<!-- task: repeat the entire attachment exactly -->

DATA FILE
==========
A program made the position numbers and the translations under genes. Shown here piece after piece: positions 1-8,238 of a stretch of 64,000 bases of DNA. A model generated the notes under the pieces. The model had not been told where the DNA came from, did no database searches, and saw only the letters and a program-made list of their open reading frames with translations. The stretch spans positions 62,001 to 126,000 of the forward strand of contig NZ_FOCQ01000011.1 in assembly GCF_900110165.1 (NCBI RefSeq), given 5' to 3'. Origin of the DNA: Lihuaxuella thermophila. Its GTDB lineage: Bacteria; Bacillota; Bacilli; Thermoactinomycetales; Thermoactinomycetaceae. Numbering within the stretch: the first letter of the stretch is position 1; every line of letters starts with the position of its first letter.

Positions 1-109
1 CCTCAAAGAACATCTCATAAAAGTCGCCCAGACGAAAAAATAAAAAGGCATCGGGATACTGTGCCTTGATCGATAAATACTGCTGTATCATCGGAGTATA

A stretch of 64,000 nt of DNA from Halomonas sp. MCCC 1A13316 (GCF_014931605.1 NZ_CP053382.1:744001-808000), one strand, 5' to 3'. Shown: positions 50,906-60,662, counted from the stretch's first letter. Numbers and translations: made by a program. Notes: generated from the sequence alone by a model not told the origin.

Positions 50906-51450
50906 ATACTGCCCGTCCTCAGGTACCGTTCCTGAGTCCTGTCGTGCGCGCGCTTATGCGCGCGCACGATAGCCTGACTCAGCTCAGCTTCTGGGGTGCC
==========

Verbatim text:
A program made the position numbers and the translations under genes. Shown here piece after piece: positions 1-8,238 of a stretch of 64,000 bases of DNA. A model generated the notes under the pieces. The model had not been told where the DNA came from, did no database searches, and saw only the letters and a program-made list of their open reading frames with translations. The stretch spans positions 62,001 to 126,000 of the forward strand of contig NZ_FOCQ01000011.1 in assembly GCF_900110165.1 (NCBI RefSeq), given 5' to 3'. Origin of the DNA: Lihuaxuella thermophila. Its GTDB lineage: Bacteria; Bacillota; Bacilli; Thermoactinomycetales; Thermoactinomycetaceae. Numbering within the stretch: the first letter of the stretch is position 1; every line of letters starts with the position of its first letter.

Positions 1-109
1 CCTCAAAGAACATCTCATAAAAGTCGCCCAGACGAAAAAATAAAAAGGCATCGGGATACTGTGCCTTGATCGATAAATACTGCTGTATCATCGGAGTATA

A stretch of 64,000 nt of DNA from Halomonas sp. MCCC 1A13316 (GCF_014931605.1 NZ_CP053382.1:744001-808000), one strand, 5' to 3'. Shown: positions 50,906-60,662, counted from the stretch's first letter. Numbers and translations: made by a program. Notes: generated from the sequence alone by a model not told the origin.

Positions 50906-51450
50906 ATACTGCCCGTCCTCAGGTACCGTTCCTGAGTCCTGTCGTGCGCGCGCTTATGCGCGCGCACGATAGCCTGACTCAGCTCAGCTTCTGGGGTGCC